A disease equally infectious to Mycoplasma bovis and Covid-19 is threatening farm profitability and livestock health.
National secretary of the Meat Workers Union, Daryl Carran, who recently took up the role, says all the meat companies have played the game by the rules very well. He told Rural News that if all the problems in the sector were handled in the way that COVID has been, it would be great.
Carran says currently between 75% and 80% of meat workers are on the job and those that aren’t working are either over 70 years of age, have underlying health issues or have personal family circumstances that make it safer for them – and others in the workforce – to remain in isolation.
He says the process of making the plants safe for workers during COVID was taken seriously by the industry.
“I must admit, there haven’t been too many occasions like this, but we’re having weekly briefings with the Meat Industry Association, MPI and the Public Service Association and have found that extremely informative and helpful,” he says.
“That allowed for input from the workers’ side of it and so I think that helped clarify things. It certainly resulted in the companies absolutely abiding by all the rules and taking the necessary steps to ensure the safety of workers.”
Carran says that practices such as the extra cleaning of hands and equipment, provision of extra personal protection equipment and physical distancing rules were strictly adhered too. They have also had to ensure that the distancing of two metres was observed in the dining rooms and the workplace, and that there no crowding in hallways at plants.
“The NZ meat industry has worked together in the interests of keeping people safe. This is in sharp contrast to what has happened in the USA where workers have contracted COVID-19 and whole processing plants have had to close down.”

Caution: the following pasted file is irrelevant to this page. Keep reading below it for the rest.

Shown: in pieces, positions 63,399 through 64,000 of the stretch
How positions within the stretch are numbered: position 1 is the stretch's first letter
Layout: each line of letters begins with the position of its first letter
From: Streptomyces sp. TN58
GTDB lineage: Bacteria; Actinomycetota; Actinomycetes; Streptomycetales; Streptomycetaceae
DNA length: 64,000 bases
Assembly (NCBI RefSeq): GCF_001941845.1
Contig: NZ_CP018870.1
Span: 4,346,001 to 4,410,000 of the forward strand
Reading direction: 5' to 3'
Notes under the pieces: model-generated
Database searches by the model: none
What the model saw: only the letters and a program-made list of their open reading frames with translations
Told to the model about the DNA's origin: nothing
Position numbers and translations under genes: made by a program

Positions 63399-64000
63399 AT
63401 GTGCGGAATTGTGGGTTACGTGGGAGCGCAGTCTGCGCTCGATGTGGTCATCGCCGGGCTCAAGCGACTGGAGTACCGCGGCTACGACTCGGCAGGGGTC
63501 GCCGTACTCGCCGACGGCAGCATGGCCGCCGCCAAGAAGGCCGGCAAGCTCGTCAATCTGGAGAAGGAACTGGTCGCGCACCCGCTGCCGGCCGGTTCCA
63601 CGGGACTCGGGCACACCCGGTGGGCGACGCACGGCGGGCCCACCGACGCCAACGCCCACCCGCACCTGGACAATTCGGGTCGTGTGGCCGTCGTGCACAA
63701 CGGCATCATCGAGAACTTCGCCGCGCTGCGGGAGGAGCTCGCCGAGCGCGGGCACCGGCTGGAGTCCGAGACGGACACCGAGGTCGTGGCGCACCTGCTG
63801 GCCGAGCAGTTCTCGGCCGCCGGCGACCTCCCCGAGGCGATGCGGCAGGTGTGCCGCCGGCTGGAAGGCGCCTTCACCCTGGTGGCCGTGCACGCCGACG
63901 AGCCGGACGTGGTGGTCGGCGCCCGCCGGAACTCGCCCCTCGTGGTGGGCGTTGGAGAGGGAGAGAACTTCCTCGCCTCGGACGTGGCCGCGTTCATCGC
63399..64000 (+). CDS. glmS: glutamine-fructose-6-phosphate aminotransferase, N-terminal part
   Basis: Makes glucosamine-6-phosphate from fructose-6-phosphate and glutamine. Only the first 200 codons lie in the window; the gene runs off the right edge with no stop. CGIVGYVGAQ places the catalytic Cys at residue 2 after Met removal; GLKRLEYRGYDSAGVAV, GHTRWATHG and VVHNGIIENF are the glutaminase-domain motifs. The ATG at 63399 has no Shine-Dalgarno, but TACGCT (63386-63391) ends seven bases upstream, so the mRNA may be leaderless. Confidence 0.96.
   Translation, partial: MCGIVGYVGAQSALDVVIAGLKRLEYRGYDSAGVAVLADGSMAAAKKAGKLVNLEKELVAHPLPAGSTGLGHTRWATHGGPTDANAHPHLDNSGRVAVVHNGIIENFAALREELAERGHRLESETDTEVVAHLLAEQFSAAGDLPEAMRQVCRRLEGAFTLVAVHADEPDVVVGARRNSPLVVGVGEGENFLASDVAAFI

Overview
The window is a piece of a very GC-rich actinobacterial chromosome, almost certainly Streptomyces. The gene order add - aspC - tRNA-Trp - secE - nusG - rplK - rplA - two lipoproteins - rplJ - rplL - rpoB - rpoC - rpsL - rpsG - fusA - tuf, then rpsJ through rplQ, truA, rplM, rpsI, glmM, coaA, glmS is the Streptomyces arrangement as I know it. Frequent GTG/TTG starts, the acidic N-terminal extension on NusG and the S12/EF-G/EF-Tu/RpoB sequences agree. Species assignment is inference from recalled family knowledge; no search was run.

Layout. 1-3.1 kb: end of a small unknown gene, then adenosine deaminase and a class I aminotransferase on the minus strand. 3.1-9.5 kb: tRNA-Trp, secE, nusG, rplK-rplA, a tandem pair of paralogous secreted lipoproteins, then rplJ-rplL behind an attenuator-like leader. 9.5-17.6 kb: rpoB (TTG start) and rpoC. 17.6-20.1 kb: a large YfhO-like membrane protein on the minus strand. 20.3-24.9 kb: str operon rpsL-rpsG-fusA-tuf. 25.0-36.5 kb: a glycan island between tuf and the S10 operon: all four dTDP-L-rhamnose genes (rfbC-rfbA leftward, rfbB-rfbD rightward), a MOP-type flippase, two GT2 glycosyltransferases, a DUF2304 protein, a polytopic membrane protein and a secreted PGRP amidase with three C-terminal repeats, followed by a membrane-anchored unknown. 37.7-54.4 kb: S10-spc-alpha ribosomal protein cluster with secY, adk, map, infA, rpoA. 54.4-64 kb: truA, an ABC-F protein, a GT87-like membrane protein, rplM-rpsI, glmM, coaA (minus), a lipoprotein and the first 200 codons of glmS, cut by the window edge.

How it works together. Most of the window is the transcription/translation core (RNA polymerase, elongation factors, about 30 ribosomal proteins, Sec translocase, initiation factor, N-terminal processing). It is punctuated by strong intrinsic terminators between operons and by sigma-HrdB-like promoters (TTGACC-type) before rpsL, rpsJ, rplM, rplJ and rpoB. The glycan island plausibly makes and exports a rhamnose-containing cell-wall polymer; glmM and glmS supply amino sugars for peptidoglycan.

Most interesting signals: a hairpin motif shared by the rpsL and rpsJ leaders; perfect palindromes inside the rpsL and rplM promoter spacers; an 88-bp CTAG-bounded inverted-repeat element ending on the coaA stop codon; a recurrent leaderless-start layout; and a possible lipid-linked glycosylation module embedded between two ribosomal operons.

Carran says the only issue in NZ was when a small plant had to close down for two weeks as a result of staff member having contact with the Bluff wedding cluster. There was also a worker who tested positive at Alliance’s Smithfield plant, but no others were infected.
He says production at the plants has been ramping up and varies from company to company. In some cases, it’s as high as 75% and notes that some have managed the changes better than others. But Carran says what is positive is that all the meat companies – in one form or another – have compensated workers who couldn’t come to work. He says even those workers who weren’t eligible for the subsidy were compensated for being on standby – as opposed to having their employment cut short.
“The big companies made sure that their workers got paid their full wage – even when they were getting about half the production that they would normally get.”
While Carran is delighted with the overall response of the industry, he singles out Silver Fern Farms for going above and beyond what was required. He says SFF’s communication with the union has been excellent with daily briefings between management and workers. Carran says this has ensured that potential problems have been headed off.
“In terms of paying workers, SFF went beyond just making sure that staff didn’t lose money because of COVID, they paid them extra in recognition of the conditions they were having to deal with on site.”
Carran told Rural News he takes his hat off to the overall way the meat companies have handled the situation.